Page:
Bernstein’s major compositions during the 1970s were probably his MASS: A Theatre Piece for Singers, Players, and Dancers; his score for the ballet Dybbuk; his orchestral vocal work Songfest; and his U. S. bicentenary musical 1600 Pennsylvania Avenue written with lyrics by Alan Jay Lerner which was his first real theatrical flop, and last original Broadway show. Bernstein was appointed in 1973 to the Charles Eliot Norton Chair as Professor of Poetry at his alma mater, Harvard University, and delivered a series of six televised lectures on music with musical examples played by the Boston Symphony Orchestra. A major period of upheaval in Bernstein’s personal life began in 1977 when his wife Felicia was diagnosed with lung cancer; she died on June 16, 1978.
Bernstein received the Kennedy Center Honors award in 1980. For the rest of the 1980s he continued to conduct, teach, compose and produce the occasional TV documentary. His most significant compositions of the decade were probably his opera A Quiet Place which he wrote with Stephen Wadsworth and which premiered in Houston in 1983; his Divertimento for Orchestra; his Halil for flute and orchestra; his Concerto for Orchestra “Jubilee Games”; and his song cycle Arias and Barcarolles. In 1982, he and Ernest Fleischmann founded the Los Angeles Philharmonic Institute as a summer training academy along the lines of Tanglewood.
In his later years, Bernstein’s life and work was celebrated around the world, as it has been since his death. The Israel Philharmonic celebrated his involvement with them at Festivals in Israel and Austria in 1977. On December 25, 1989, Bernstein conducted Beethoven’s Symphony No. 9 in East Berlin’s Schauspielhaus (Playhouse) as part of a celebration of the fall of the Berlin Wall. In the summer of 1990, Bernstein and Michael Tilson Thomas founded the Pacific Music Festival in Sapporo, Japan. Bernstein was already at this time suffering from the lung disease that would lead to his death. He made his final performance as a conductor at Tanglewood on August 19, 1990, with the Boston Symphony playing Benjamin Britten’s “Four Sea Interludes” from Peter Grimes, and Beethoven’s Seventh Symphony. He suffered a coughing fit in the middle of the Beethoven performance which almost caused the concert to break down. He announced his retirement from conducting on October 9, 1990, and died of a heart attack five days later. He was 72 years old.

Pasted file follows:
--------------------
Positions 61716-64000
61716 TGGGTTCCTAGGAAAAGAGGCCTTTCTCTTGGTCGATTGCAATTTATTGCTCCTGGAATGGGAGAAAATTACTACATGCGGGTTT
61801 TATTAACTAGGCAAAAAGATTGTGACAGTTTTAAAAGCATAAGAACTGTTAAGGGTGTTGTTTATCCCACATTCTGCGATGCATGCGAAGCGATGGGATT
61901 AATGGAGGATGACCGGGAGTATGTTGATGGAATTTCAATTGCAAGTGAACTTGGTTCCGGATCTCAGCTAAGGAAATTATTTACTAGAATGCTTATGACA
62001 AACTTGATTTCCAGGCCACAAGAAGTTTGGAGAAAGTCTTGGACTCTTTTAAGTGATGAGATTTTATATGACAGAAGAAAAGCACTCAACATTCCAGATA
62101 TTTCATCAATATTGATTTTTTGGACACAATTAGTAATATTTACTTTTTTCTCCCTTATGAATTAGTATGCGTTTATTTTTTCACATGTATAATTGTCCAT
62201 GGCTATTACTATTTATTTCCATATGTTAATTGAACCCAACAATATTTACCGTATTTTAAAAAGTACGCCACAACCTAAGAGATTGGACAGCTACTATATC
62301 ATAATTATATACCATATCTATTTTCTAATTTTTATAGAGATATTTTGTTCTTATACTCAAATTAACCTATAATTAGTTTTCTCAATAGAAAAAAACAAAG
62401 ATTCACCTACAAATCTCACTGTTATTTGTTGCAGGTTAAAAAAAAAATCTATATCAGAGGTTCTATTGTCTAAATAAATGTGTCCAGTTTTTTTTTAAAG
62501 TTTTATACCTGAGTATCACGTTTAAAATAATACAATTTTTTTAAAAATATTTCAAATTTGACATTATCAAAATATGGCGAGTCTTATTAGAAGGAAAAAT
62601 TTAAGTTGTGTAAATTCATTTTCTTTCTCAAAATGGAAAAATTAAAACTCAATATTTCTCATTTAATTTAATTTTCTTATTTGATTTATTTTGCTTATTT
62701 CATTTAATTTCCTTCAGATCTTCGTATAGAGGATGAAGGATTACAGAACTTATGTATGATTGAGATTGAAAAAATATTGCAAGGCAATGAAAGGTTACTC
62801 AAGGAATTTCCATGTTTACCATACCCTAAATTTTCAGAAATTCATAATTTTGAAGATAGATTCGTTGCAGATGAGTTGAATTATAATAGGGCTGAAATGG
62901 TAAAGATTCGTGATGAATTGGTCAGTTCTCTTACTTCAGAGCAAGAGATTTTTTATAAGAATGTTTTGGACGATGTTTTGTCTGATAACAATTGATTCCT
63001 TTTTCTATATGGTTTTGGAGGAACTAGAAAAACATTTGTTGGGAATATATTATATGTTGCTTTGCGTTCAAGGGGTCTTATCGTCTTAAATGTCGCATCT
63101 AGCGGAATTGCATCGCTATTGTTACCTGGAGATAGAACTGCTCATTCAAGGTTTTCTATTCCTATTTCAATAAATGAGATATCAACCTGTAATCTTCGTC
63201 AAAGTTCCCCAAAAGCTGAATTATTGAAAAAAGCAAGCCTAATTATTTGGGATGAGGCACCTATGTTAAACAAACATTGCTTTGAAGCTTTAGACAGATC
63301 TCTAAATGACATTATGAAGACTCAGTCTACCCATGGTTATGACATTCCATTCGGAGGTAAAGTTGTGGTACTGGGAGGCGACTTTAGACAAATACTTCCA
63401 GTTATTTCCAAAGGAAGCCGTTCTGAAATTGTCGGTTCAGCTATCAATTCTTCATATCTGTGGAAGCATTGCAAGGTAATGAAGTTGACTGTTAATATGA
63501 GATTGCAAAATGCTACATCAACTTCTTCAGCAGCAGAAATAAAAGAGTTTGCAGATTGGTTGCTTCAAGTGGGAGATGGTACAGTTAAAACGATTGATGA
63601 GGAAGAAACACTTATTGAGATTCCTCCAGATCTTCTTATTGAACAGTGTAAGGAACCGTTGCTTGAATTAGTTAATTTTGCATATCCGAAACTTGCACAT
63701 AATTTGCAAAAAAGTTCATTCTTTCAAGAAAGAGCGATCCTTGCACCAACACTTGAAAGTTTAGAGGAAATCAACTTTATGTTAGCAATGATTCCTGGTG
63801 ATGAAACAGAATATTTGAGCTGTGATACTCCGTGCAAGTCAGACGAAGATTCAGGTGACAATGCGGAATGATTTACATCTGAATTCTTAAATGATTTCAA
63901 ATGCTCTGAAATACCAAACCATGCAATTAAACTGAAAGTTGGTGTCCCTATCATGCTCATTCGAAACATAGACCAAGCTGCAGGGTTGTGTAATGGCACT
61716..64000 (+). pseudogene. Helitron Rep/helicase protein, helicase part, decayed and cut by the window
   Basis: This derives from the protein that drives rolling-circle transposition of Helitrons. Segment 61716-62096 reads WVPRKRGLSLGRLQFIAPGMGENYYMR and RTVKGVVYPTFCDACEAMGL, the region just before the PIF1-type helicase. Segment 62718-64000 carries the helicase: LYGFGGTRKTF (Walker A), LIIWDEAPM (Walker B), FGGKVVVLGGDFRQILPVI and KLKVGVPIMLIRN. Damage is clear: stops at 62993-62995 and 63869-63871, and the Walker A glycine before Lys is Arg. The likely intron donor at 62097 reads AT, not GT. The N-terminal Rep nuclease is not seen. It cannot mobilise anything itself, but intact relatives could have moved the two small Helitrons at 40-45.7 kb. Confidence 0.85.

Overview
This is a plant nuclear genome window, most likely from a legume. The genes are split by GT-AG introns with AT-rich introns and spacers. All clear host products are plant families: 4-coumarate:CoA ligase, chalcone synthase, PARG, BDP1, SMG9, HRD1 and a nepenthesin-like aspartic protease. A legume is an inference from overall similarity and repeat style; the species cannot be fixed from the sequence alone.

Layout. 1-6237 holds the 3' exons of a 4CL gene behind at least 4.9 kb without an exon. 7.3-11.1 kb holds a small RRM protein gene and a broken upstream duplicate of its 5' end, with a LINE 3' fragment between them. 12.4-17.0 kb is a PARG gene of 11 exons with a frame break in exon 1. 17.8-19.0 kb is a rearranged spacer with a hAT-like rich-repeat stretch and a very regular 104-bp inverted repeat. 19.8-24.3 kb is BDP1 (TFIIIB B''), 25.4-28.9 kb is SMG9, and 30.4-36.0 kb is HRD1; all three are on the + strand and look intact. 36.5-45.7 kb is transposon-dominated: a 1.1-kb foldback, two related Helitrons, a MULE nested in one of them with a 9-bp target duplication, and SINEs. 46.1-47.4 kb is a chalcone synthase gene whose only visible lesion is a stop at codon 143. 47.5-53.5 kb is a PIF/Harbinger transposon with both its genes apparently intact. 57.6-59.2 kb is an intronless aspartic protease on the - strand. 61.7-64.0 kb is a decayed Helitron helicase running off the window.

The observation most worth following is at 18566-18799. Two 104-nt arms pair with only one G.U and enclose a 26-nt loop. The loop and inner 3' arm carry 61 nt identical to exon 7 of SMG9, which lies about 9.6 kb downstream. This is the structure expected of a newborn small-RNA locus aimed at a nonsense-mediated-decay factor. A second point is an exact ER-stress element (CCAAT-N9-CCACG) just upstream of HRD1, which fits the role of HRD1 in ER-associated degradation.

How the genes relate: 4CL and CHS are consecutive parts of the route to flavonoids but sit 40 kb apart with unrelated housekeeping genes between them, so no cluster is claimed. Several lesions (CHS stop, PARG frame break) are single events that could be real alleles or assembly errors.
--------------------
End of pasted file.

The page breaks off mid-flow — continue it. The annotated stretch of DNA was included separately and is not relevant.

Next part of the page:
Leonard Bernstein was an eclectic composer whose music fused elements of jazz, Jewish music, theatre music and the work of older composers like Aaron Copland, Igor Stravinsky, Darius Milhaud, George Gershwin, and Marc Blitzstein. Some of his works, especially his score for West Side Story, helped bridge the gap between classical and popular music. His music was rooted in tonality but in some works like his Kaddish Symphony and the opera A Quiet Place he mixed in 12-tone elements. His most popular pieces were the Overture to Candide, the Symphonic Dances from West Side Story, the Serenade for Violin, Strings, Harp and Percussion and the Three Dance Episodes from On the Town. His shows West Side Story, On the Town, Wonderful Town and Candide are regularly performed, and his symphonies and concert works are programmed from time to time by orchestras around the world. He was among the first conductors born and educated in the United States of America to receive worldwide acclaim. Many of his works are regularly performed around the world, although none has matched the tremendous popular and commercial success of West Side Story.
My collection includes the following works by Bernstein:
The Age of Anxiety, Symphony No. 2 for Piano and Orchestra (1949).
Candide (1956): Overture,
Fancy Free Ballet (1943), including Three Dance Variations (Galop, Waltz, Danzon).
On the Town (1944): Three Dance Episodes.
On the Waterfront (1954): Symphonic Suite.
Westside Story (1957): Symphonic Dances (1961), Medley, and other Selections.